Written by: Corey Bonanno, Special to CC2K
Good night. Good luck.
Night is almost here. The nearest safe house, only a few blocks away. The hammer in hand is cracked at the handle, brittle. Can’t do much good against the dozens of zombies that reach their hungry hands toward my perch upon a derelict emergency vehicle. At least these ones can’t climb. The slums are too far behind me to turn back to the safety of rooftops. A field of the undead lies between me and safety. The volatiles can and will find me. Night is almost here.
The fictional city of Harran has been exposed to a virus that mutates and reanimates the dead. A global relief organization known as the GRE has been supplying the isolated city with supply drops and a virus suppressant known as Antizin. The organization has learned that a shadow figure in Harran has documents on an incomplete version of a cure that, if distributed, would kill most of the remaining survivors. The GRE sends in their own operative, Kyle Crane, to retrieve the documents at all costs. Of course, it isn’t all as it seems.
As Crane, you learn of the events and struggles that take place in Harran after the outbreak. Digging into the lives of the survivors, Dying Light creates a very human cast of supporting characters with real problems and real hopes. This doesn’t save it from following generic zombie story tropes that seem to result only in fetch-quests and escort missions. It isn’t too much of a problem, because in Dying Light, gameplay is king and traversal is a breeze. Tech land already had a great zombie combat system in place from their previous title, Dead Island, but with the addition of the parkour mechanics, the world is your zombie playground.
The Parkour feels fluid and is much more intuitive than expected. It is easy to make your way across the rooftops of the two maps with relative ease. There are of course those frustrating moments that comes with all these open-world free running games, but overall the experience is exceptional. This allows for one of three different leveling systems to advance you and unlock new skill sets along the way. With the Agility skill set, each and every object you climb, dodge, and maneuver through builds experience. This is the same for the Power skill set, which advances through by creatively and decisively removing the heads of all the zombies you encounter.
Dying Light has successfully brought fear back to the Zombie game. Not since the Resident Evil games of old has there been this much tension and danger when faced with the slow shambling masses. The simplest of enemies–the biter–is daunting even in groups of just three. Once you master taking down the shamblers, something far worse takes their place. With Dying Light’s day and night cycle, it is as if they have created two entirely different zombie games in one. Roleplaying game mechanics allow for interesting and powerful character progression. Eventually the day becomes more of a playground, while the night still seems terrifying and difficult. The idea behind doubling your experience by venturing out at night is enticing, but more likely than not, choosing to avoid the night is best.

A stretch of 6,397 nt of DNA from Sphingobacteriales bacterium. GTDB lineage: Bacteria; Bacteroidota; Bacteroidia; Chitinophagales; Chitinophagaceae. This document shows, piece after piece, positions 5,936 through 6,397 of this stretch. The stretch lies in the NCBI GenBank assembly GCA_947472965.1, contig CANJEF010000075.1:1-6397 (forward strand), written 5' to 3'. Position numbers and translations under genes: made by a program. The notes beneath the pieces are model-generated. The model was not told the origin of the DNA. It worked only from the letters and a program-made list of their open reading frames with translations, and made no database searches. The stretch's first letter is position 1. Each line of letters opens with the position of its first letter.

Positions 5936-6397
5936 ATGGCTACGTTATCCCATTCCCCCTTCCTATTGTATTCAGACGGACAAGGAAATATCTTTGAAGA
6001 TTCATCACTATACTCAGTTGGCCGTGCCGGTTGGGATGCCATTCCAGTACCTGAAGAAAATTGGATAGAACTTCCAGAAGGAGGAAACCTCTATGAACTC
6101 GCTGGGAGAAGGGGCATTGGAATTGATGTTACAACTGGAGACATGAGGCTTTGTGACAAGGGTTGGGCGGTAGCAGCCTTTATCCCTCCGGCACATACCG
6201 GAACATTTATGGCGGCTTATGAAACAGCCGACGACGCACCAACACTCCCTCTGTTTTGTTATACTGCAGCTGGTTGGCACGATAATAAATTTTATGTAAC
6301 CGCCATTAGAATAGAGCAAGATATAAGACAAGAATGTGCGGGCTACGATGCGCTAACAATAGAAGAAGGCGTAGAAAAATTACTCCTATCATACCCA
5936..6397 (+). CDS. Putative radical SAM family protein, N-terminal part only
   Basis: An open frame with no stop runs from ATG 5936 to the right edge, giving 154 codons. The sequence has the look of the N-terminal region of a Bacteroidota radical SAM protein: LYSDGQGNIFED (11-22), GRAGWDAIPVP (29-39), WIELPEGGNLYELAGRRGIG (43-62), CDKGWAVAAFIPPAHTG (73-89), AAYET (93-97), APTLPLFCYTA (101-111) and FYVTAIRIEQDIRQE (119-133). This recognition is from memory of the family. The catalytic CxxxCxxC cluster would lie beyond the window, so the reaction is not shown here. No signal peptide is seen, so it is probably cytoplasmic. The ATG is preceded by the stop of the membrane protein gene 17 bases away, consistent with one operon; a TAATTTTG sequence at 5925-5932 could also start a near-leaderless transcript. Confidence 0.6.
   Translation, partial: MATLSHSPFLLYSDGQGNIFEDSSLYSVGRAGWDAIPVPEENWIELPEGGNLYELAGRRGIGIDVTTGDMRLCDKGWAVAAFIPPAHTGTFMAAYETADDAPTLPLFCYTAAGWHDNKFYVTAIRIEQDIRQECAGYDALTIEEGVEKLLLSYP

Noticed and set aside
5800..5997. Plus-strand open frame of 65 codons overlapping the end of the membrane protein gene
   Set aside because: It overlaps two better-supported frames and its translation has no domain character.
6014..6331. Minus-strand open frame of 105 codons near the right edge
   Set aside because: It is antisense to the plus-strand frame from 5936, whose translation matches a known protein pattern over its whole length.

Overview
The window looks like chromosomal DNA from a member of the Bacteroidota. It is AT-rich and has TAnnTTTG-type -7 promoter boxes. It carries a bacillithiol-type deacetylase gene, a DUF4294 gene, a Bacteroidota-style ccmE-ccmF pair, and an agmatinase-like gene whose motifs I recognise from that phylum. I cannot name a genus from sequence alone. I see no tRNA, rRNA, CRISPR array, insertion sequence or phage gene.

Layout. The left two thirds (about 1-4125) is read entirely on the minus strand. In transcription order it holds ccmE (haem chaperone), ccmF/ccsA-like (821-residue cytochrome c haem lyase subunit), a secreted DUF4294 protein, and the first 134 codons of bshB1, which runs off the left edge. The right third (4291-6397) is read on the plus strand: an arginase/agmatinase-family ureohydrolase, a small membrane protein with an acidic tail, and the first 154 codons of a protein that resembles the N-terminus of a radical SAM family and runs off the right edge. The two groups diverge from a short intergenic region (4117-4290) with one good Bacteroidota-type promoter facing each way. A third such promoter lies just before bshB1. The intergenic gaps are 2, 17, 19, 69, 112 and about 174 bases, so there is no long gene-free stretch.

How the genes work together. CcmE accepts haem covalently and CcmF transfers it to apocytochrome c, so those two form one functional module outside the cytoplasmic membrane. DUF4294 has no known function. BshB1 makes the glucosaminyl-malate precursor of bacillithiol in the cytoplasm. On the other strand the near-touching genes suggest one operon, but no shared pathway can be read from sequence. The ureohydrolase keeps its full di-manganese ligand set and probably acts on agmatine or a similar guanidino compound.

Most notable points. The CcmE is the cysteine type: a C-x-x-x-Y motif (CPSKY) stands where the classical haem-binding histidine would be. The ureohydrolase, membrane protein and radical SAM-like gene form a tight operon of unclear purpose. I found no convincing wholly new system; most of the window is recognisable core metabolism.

The combat feels visceral and satisfyingly gross. Early in the game, the undead are overwhelming, and the use of parkour really shows that fighting isn’t the best answer. Sometimes it is smarter to run. As the game progresses, so do the skills and attacks on hand. Separating a zombie’s torso from its waist never gets old. Delivering a drop kick to a zombie on a rooftop and sending them hurtling to the ground below is a fan favorite. Brilliant. Even with all the new abilities, Dying Light has revitalized an important and almost lost sense of fear for the zombie archetype.
Making my way through infested apartment complexes in the dark, not knowing what lies behind the next door, really put my hair on end. I love horror, and horror is abound in Dying Light. The sound design is rich with dread, the screams and haunting wails of those that recently turned is disconcerting to say the least. And it’s not just the atmosphere that sets you on edge. This game provides a decent challenge even to Zompocalypse veterans. You will die, and you die a lot.
If it all proves too much, and you need a little help taking on the masses, there is a cooperative mode. This allows up to four players to enter the host’s game and help them work through any mission and quest lines the host has available. I teamed up with CC2K’s own Adam Korenman the other night. What was to be a quick jaunt into the belly of the beast turned into almost three hours of one of the best experiences I’ve had in a cooperative open world environment in years. Taking pop shots at zombie’s while another player bashes and slashes through dozens of the dead is so satisfying. The servers need a bit of a boost as it seems to be difficult to find matches that are available or not already filled up by the time you try to matchmake in. Find a friend and smash some skulls, you won’t regret it.
WARNING: Game Spoilers and Adult Language
WARNING: Game Spoilers and Adult Language
Dying Light may be an extremely similar successor to the Dead Island series, but it offers such an amazingly realized world with a story that exceeds expectations. There are dozens of hours of fun and experimentation to be had finding new ways to take advantage of your environments and the zombies. The game is beautiful and the day/night cycle allows for interesting scenarios around every corner. Dying Light has put a fresh coat of paint on the well worn zombie genre.
8.0 / 10